Every Major Internet Provider Just Dropped Fees

Alex Gailey
Alex Gailey
Staff Writer

As schools, stores and restaurants temporarily shut down to limit the spread of COVID-19, millions of people across the country are starting to rely heavily on broadband internet to continue their daily activities.

Thankfully, more than 500 broadband and wireless companies have banded together under the Federal Communications Commission’s new Keep Americans Connected pledge, recognizing that access to broadband is necessary for social and economic reasons during the outbreak. As part of the pledge, they’ve promised:

  • not to terminate services due to missed or late payments related to COVID-19
  • late fees will be waived
  • free access to WiFi hotspots nationwide. 

“Broadband will enable people to communicate with their loved ones and doctors, telework, ensure their children can engage in remote learning, and — importantly — take part in the ‘social distancing’ that will be so critical to limiting the spread of this novel coronavirus,” Federal Communications Commission Chairman Ajit Pai said in a news release. 

Why internet access is essential during a pandemic — and after

With the global push to socially distance during this time, the pandemic brings up a larger question: Is access to broadband essential to perform everyday tasks? Lara Fishbane, senior research assistant with the Metropolitan Policy Program at Brookings, says the COVID-19 outbreak highlights how important it is to have broadband in the modern world, particularly since a recent Brookings study demonstrated how high poverty levels coincide with low internet access.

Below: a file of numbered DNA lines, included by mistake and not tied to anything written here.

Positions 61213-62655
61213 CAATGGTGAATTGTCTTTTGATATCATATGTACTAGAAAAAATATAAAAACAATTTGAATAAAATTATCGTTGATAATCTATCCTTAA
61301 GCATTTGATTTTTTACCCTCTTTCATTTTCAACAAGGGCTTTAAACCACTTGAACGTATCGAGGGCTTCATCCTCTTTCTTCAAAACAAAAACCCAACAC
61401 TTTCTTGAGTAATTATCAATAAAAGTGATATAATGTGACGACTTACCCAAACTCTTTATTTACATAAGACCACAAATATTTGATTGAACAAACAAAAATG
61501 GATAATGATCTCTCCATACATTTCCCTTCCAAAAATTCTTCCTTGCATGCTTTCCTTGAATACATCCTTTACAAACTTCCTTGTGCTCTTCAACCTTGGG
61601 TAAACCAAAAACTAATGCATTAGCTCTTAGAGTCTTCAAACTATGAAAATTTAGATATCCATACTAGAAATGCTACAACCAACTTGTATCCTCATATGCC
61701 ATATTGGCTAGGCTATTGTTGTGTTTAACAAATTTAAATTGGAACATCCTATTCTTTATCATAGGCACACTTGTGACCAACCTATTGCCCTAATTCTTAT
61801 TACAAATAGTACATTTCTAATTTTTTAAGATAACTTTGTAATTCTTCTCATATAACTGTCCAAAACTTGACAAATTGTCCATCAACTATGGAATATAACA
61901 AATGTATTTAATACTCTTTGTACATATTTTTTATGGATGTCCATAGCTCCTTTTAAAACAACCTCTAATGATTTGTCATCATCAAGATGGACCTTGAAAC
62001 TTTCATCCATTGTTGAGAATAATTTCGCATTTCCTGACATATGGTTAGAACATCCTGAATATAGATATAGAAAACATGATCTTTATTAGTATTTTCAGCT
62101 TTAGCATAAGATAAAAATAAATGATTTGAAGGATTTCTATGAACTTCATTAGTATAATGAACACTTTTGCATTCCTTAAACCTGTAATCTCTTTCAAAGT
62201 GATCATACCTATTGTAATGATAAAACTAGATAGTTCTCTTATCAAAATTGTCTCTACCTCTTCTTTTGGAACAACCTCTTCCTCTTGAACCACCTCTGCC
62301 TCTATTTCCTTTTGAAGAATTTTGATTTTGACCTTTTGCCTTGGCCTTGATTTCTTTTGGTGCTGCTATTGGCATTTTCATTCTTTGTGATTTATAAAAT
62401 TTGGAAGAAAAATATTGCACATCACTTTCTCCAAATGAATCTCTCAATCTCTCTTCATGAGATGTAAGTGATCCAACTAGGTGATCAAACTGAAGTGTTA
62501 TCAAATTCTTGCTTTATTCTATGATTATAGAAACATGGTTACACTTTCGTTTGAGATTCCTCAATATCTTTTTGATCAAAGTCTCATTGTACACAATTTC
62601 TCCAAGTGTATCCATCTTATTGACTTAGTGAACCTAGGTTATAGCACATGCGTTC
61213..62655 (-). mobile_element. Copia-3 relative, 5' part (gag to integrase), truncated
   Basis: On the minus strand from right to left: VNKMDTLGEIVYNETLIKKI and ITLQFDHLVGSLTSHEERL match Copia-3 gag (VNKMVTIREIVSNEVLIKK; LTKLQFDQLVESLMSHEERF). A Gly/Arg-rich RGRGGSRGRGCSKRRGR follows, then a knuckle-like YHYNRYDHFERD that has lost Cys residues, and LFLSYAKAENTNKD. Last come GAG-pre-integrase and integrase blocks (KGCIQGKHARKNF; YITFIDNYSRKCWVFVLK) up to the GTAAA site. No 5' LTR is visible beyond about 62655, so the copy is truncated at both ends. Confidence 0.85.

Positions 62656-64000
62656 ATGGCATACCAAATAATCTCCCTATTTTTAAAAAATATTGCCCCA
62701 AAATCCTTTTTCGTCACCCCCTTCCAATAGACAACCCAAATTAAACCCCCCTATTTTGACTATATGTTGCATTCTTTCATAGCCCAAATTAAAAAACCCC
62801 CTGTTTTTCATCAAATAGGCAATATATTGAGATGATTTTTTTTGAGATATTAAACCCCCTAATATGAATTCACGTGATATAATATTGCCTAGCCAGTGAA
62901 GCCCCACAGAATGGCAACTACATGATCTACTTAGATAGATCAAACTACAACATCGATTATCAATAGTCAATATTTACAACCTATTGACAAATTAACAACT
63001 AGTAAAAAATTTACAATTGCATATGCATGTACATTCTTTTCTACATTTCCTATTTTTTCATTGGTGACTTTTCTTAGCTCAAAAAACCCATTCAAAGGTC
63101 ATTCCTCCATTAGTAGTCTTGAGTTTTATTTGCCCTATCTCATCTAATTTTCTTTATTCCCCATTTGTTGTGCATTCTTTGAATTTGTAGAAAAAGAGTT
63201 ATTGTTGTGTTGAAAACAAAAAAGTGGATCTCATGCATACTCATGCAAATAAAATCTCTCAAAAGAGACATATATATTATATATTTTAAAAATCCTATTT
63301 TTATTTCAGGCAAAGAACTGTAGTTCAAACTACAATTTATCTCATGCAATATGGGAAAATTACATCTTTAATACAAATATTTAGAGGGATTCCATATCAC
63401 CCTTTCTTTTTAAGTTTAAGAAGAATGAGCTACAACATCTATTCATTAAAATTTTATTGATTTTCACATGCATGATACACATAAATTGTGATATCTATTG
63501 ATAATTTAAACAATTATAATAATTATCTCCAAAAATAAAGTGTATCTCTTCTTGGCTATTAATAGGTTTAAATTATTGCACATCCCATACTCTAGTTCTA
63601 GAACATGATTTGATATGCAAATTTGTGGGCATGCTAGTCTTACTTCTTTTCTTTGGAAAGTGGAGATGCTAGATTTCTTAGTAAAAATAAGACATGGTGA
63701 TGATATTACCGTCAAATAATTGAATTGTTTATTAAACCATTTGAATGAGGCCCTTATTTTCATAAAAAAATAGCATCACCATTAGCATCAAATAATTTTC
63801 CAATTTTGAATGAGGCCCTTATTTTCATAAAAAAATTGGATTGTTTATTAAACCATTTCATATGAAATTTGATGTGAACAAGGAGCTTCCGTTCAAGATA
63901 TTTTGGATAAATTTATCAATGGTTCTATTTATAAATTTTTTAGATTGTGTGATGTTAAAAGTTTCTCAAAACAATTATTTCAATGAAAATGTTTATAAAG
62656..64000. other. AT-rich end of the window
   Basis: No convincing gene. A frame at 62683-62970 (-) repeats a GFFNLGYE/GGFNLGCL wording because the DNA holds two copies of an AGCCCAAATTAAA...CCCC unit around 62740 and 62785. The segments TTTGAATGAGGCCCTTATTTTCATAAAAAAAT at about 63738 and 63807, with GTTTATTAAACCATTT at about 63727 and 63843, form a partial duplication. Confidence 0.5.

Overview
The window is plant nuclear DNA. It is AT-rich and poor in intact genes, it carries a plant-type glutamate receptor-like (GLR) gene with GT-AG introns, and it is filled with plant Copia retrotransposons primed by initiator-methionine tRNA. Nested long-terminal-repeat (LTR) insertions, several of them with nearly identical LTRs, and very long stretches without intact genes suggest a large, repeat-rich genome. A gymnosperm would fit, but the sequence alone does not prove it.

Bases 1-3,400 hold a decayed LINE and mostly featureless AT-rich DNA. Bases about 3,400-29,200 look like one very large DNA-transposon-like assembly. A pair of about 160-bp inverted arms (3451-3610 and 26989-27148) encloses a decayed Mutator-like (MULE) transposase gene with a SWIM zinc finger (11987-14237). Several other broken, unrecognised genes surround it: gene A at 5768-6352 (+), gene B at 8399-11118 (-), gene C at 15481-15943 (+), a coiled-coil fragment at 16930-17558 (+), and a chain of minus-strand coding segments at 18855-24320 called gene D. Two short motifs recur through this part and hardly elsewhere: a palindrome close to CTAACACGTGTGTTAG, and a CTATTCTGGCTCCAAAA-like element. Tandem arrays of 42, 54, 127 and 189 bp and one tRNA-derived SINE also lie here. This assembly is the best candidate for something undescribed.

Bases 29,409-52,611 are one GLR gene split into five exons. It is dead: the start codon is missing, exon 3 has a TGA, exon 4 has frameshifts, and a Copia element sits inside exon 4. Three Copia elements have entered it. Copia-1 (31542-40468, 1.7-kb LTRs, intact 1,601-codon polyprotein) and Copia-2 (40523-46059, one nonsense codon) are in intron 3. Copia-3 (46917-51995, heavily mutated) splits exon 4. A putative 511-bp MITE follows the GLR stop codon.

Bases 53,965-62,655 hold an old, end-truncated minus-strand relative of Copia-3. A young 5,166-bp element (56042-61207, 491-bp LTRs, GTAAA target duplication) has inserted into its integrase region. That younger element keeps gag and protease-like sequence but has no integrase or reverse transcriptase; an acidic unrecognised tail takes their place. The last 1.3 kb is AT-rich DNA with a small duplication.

“Without the internet, people would not only have access to jobs, information but also their entire social network,” Fishbane said. “Those are things that are important after the coronavirus, too.”

These pledges from internet providers may be the next step toward greater adoption in communities that may struggle to afford the cost of broadband.

In an ideal world, it should be easier than ever to access everything we need from home: school, work, exercise and social life. However, according to the FCC’s latest deployment report, 94% of Americans have broadband access in their area, which leaves roughly 21.3 million people across the country without broadband access. 

Fishbane was optimistic that society is learning from this experience. “Many people have tried to say broadband is a luxury good, and if this doesn’t prove that broadband is essential and something that everybody should have access to, then I don’t know what will. But I hope that it’s making that case right now.”

A few ISPs going the extra mile

Faced with the ongoing health crisis, dozens of broadband companies have established additional initiatives to temporarily expand broadband access — on top of their pledge to the FCC. 

Comcast is improving its Internet Essentials package, for example, which provides broadband to low-income households for $9.95 per month. New qualifying customers can sign up for free for 60 days, and download speeds for this package will be 25 Mbps from now on, up from 15 Mbps.

For K-12 students and college students who don’t have internet access, Charter is offering free Spectrum broadband and Wi-Fi for the next two months. Charter said installation fees will be waived with this temporary offer.